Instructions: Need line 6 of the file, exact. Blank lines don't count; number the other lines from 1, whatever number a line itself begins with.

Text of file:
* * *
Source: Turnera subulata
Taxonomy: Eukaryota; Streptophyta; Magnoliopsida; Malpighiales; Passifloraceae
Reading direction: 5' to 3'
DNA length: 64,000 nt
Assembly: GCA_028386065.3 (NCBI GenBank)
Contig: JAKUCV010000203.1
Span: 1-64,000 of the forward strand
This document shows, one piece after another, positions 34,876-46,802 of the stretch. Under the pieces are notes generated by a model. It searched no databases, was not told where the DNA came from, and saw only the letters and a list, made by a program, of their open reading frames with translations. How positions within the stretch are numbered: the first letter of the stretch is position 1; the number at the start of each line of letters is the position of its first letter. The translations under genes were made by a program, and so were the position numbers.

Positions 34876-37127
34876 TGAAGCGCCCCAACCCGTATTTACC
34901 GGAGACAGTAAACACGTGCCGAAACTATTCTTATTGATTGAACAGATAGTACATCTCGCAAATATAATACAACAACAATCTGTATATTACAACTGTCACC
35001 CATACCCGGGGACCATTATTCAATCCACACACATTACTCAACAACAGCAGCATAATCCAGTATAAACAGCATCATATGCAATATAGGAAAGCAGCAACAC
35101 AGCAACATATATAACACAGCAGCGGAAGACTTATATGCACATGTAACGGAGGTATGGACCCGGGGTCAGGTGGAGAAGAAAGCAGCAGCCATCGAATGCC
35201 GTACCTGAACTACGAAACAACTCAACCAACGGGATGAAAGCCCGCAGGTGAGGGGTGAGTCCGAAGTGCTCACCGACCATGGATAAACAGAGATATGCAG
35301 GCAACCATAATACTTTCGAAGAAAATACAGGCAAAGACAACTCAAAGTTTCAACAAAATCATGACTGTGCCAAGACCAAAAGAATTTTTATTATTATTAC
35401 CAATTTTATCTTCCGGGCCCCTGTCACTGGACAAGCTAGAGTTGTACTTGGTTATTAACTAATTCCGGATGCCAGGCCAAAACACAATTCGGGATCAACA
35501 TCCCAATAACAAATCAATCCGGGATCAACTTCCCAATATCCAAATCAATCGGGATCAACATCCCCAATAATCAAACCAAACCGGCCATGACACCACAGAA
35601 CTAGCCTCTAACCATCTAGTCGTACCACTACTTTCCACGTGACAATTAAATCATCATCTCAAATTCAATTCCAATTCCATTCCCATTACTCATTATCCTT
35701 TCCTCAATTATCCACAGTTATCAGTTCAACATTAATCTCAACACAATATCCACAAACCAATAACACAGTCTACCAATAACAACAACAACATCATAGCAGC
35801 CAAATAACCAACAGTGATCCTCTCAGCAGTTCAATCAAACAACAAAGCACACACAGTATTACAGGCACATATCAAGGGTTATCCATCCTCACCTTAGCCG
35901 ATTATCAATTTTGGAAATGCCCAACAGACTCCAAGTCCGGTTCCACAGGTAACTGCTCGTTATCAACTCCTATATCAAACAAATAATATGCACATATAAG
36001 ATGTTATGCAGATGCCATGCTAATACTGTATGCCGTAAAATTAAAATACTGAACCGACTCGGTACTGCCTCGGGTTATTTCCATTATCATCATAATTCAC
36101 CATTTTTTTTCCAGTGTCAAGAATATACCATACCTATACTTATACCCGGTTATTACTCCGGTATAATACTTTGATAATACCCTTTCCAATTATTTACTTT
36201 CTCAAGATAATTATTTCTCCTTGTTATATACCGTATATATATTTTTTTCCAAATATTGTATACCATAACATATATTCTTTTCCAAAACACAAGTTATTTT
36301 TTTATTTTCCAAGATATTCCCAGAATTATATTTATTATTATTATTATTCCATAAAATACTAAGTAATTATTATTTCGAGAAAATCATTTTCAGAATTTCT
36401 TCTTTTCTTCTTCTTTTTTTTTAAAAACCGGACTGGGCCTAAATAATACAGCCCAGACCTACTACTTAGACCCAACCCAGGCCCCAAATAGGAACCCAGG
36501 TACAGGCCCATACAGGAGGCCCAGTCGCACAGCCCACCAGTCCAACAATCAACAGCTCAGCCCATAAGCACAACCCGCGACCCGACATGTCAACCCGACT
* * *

Contig: JAKUCV010000203.1